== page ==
President Donald Trump's administration has been no stranger to the anti-abortion movement. From Vice President Mike Pence speaking at a pro-life rally, to Trump hiring a health policy aide who has argued that birth control can "break your uterus for good," Trump's administration has welcomed many anti-abortionists to the table.
But Trump's latest appointee, a staunch anti-abortionist who thinks IUDs cause abortions, is perhaps the most concerning, because she'll be bringing her anti-science views to a position charged with providing health information to the public. Meet Charmaine Yoest.
Last week, Trump appointed Yoest, a career anti-abortion lobbyist, to the position of assistant secretary of public affairs for Health and Human Services, one of the top communications jobs at the agency. Yoest has spent her career lobbying for abortion and birth control restrictions with anti-abortion groups such as the Family Research Council, Americans United for Life, and American Values (these groups also support anti-LGBT agendas, it's worth noting). On its website, Americans United for Life boasts that Yoest is "public enemy number one to many in the pro-abortion community."
But what's most problematic about Yoest isn't her personal belief about abortion, it's her anti-science, anti-evidence perspective. Yoest has stated that she believes intrauterine devices—little t-shaped contraceptive devices that are inserted into the uterus to prevent pregnancy—have "life-ending properties." Along with not being a medical term, this is straight-up incorrect: IUDs prevent a pregnancy from occurring in the first place, usually by preventing sperm from fertilizing an egg, though occasionally they might be able to prevent a fertilized egg from implanting on the uterus wall, too. Either way, with no pregnancy to begin with, there's no way an IUD can end a life.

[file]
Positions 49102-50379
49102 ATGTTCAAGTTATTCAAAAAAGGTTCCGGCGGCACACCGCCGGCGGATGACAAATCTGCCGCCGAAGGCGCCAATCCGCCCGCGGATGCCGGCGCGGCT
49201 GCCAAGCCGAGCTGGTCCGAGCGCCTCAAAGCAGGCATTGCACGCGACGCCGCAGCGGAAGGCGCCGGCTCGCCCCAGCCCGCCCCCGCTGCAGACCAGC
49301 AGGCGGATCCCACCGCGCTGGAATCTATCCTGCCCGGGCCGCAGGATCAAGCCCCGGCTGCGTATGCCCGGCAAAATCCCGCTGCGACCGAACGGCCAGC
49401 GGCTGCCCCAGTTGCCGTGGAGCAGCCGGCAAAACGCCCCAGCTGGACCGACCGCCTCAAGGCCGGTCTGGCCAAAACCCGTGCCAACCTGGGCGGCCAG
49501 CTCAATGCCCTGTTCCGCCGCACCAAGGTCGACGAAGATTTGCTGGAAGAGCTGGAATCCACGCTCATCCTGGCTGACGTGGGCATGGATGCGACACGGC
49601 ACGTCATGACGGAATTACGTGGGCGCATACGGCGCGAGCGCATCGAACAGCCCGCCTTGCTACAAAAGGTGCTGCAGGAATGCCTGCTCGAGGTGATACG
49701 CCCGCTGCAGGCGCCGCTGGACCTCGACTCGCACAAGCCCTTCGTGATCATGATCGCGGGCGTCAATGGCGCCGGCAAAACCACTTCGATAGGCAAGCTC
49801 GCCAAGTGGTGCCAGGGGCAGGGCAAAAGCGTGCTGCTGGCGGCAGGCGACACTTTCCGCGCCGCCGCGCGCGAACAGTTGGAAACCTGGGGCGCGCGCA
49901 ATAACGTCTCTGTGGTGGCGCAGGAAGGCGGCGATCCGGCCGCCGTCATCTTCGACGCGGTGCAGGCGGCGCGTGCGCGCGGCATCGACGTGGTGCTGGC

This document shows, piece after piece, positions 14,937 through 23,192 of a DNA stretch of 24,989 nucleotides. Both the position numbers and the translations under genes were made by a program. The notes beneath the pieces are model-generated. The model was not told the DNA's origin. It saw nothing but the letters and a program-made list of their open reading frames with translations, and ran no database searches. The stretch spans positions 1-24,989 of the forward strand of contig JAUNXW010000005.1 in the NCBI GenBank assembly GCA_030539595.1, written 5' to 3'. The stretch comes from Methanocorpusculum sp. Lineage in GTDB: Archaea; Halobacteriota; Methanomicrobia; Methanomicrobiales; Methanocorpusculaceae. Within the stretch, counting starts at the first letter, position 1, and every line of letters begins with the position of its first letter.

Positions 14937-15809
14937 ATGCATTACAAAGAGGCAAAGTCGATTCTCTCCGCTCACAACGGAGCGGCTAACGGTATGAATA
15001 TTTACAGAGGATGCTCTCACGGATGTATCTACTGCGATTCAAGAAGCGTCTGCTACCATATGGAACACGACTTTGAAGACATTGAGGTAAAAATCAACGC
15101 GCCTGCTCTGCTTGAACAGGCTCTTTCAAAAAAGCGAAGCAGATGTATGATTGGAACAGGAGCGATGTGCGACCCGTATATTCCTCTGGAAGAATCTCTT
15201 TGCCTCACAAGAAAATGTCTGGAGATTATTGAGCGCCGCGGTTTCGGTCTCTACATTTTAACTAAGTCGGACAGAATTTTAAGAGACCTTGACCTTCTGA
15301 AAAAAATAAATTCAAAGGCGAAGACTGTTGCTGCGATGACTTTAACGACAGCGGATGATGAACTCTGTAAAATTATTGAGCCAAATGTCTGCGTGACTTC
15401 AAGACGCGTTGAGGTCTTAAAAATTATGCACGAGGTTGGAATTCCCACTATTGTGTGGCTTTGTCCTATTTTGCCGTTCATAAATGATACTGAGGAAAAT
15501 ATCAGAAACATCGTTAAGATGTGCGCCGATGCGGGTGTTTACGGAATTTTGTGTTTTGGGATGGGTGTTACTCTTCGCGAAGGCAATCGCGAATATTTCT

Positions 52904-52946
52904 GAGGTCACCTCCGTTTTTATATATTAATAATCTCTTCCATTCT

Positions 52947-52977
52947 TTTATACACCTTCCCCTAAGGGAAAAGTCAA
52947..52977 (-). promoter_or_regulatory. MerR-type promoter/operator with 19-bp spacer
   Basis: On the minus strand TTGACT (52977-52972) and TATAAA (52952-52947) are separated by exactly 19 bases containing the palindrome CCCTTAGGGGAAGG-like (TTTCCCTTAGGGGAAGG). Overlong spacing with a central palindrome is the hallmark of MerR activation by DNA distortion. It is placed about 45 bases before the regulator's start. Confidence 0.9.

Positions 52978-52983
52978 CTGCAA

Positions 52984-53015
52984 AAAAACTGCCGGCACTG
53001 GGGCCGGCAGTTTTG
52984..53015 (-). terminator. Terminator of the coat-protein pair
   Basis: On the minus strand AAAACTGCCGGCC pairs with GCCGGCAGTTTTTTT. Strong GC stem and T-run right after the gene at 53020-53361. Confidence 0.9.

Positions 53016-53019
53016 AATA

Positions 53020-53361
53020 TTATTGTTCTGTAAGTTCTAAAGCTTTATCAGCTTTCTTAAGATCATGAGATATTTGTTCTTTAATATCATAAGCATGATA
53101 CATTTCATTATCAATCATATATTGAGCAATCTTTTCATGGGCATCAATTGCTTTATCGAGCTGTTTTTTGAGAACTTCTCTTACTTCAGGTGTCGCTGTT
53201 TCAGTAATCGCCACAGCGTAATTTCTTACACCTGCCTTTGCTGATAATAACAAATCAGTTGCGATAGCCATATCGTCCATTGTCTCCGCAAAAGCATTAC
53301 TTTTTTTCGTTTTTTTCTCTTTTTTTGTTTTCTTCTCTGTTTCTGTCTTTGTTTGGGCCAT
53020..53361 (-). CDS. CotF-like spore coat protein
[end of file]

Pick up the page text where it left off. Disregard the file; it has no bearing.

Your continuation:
Yoest has also said that she believes abortions cause breast cancer—a claim that has been thoroughly debunked by cancer experts—and that contraception doesn't reduce abortion rates—an idea that has also been debunked through non-partisan scientific research.
As one of the top health communicators in the country, she'll be responsible for sharing health information with the public, and creating dialogues that will inform public policy. She's clearly stated beliefs that disregard science and evidence. If she doesn't believe in science, how can we trust her to share accurate information?
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